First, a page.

Through a rose-colored forest set, the young designer’sfirst collection revolved around the more elusive side of nature. There was a series of sheer skirts and dresses in the light tints of pastels; the chest and shoulders appliquéd with ornate flower cut-outs. Throughout the presentation, the models’ faces were enveloped by cocoon bouffants — almost as if they were happily trapped in an ethereal utopia of high necklines, tulle, and foliage framed windows. With such a breathtaking debut collection, it’s apparent that Paramonova designs for the girl that lives on the side where the grass is greener.
It was a folk story of a pragmatic princess told through technicolor dresses. “It’s for the girls who grew up on Disney films after the fall of the Soviet Union and now are women,” said Yasia Khomenko in Russian during a backstage interview in Kiev. She used childlike nuances — like polka dots and pattern clashes — but peasant evoking bodices gave the looks a sense of maturity. A geometric printed dress lets us know that this collection wasn’t all fantasy — Khomenko’s concepts could be easily translated into streetwear.
This Russian designer, often known for her street style, has also been making international waves with her Dior-meets-Kremlin collection. Sergeenkoalmost always emphasizes an hourglass form by cinching and belting dresses at an empire waist. Her lavish use of traditional Russian floral prints as fabric for trumpet-hemmed dresses makes for a stunning group of Soviet pin-up girls with a Parisian curve.
In a collection inspired by the delicate precision of skating, the innovative designer used Luvvoile, a chameleon-like fabric that changes color according to its angle. The semi-transparent fabric was crafted into sleeves as well as shredded into skirts — its iridescence serving as a contrast to heavier fabrics, as well as a highlight to the white dresses.
The young designer has already twice collaborated with the Italian handbag company Coccinelle. This season, his inspiration came from the classic style of Grace Kelly. A-line dresses and empire-waist skirts were patterned with sponge-printed botanicals in warm tones of red, blue, and green. His timeless collections are universally wearable in any capital — a reason why Terekhov’sinternational popularity is growing.
In this collection, Kostya Omelya’sgoal was to conserve the silhouettes of the ’30s and the ’50s, but to add his own stroke of modernity. The first looks were simple and airy: short velvet and silk skirts were paired with light, cropped sweaters. Yet, the interjection of cool innovation was apparent in Omelya’s attention to detail: The sleeves of Mandarin-collared minimalist tops, dresses and puffer jumpsuits were whip-splashed with acid pastels.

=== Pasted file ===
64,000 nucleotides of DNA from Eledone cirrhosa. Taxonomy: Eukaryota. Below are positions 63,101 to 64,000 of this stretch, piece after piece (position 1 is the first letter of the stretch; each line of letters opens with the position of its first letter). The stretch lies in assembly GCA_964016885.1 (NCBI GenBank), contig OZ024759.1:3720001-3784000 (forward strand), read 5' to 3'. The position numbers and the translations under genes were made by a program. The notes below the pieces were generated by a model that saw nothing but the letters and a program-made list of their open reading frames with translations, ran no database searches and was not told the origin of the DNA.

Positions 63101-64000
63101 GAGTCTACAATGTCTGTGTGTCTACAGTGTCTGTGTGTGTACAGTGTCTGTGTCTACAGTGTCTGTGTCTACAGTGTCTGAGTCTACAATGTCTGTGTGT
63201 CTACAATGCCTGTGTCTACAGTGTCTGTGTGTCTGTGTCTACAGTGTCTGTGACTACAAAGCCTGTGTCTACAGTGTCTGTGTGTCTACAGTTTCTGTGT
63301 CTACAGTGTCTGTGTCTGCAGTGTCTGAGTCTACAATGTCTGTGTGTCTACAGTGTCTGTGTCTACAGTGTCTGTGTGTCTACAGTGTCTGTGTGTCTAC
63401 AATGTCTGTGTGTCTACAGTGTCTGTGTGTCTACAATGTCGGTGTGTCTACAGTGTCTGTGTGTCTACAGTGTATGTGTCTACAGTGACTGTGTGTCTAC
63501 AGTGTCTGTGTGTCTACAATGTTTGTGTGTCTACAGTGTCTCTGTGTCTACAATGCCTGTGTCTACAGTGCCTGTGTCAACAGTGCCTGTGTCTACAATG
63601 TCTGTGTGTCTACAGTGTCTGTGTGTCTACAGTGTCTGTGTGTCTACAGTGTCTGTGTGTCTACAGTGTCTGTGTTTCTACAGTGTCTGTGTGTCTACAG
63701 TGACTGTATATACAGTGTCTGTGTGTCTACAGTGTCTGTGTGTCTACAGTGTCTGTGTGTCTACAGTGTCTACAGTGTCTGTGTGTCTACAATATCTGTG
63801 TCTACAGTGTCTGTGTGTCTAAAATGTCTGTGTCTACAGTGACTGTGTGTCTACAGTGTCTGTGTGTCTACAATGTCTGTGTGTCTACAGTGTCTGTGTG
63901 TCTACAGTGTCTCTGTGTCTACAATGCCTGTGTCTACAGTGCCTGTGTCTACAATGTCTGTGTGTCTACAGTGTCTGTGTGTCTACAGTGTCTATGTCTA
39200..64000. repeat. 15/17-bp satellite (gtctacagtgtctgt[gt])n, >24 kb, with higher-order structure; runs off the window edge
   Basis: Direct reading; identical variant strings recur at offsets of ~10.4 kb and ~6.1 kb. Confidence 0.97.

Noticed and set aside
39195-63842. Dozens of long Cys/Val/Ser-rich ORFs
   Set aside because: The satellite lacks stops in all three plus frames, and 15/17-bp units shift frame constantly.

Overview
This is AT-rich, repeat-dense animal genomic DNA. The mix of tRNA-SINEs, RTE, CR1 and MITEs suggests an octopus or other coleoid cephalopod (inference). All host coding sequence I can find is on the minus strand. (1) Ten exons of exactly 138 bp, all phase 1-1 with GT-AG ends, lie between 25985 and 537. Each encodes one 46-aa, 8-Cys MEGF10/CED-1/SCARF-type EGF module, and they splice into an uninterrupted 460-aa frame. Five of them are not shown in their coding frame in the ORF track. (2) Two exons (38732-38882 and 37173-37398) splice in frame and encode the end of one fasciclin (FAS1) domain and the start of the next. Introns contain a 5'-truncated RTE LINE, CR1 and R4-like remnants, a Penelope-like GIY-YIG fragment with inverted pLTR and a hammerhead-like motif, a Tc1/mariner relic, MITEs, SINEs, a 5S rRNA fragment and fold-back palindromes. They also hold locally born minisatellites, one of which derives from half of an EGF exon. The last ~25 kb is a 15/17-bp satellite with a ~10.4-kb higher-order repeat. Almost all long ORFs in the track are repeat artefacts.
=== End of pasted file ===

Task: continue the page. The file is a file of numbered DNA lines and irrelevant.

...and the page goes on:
Yulia and Alisa Ruban
The beauty of the RUBAN brand is in its practicality — the cuts are clean and the colors are bright. The two designers, Yulia and Alisa Ruban, were inspired by a long-awaited summer, keeping silhouettes long but leaving spines exposed by various slits. RUBAN’s clothing is interchangeably appropriate between work and a night out — and still, no matter where you are, you’ll be bound to turn heads.
In this collection, the high collars and long, aristocratic cuts were reminiscent of Smolny, the first women’s college in Russia. Bekh’sgirls were almost always covered in dark tones, thick stockings, trousers and maxi-dresses, but sometimes a calf-slit or a sight of décolletage would peek through. At the end, the girls liberated themselves from the modest wardrobe: With their collars buttoned to the top, they strolled down the as runway in crinoline cages instead of skirts, proving the point that a real lady never wears pants.
It’s hard to miss Vika Gazinskaya— she has become an international street style sensation by wearing her own designs. You can catch her during fashion week with a Led Zeppelin shirt peaking out from under a botanical-printed skirt set. In her latest collection, she used the same street vs. high fashion approach by pairing ’80s-style slouchy tops studded with oversized wooden diamonds, with pairs of gilded pants and skirts inspired by Peter the Great.
The young designer introduced her collection in a black palette with some grey touches, allowing more focus on the clean, Puritanical cuts. Owls were an inspiration, hence the feathered, perforated skirt and shawls. At the finale, an army of witchlike heroines swept down the runway, owning the color black in pilgrim-cut silhouettes or navel-hitting décolletage. The designer said that this collection was partially inspired by the forest, but there is no doubt that these pieces could be worn on the street.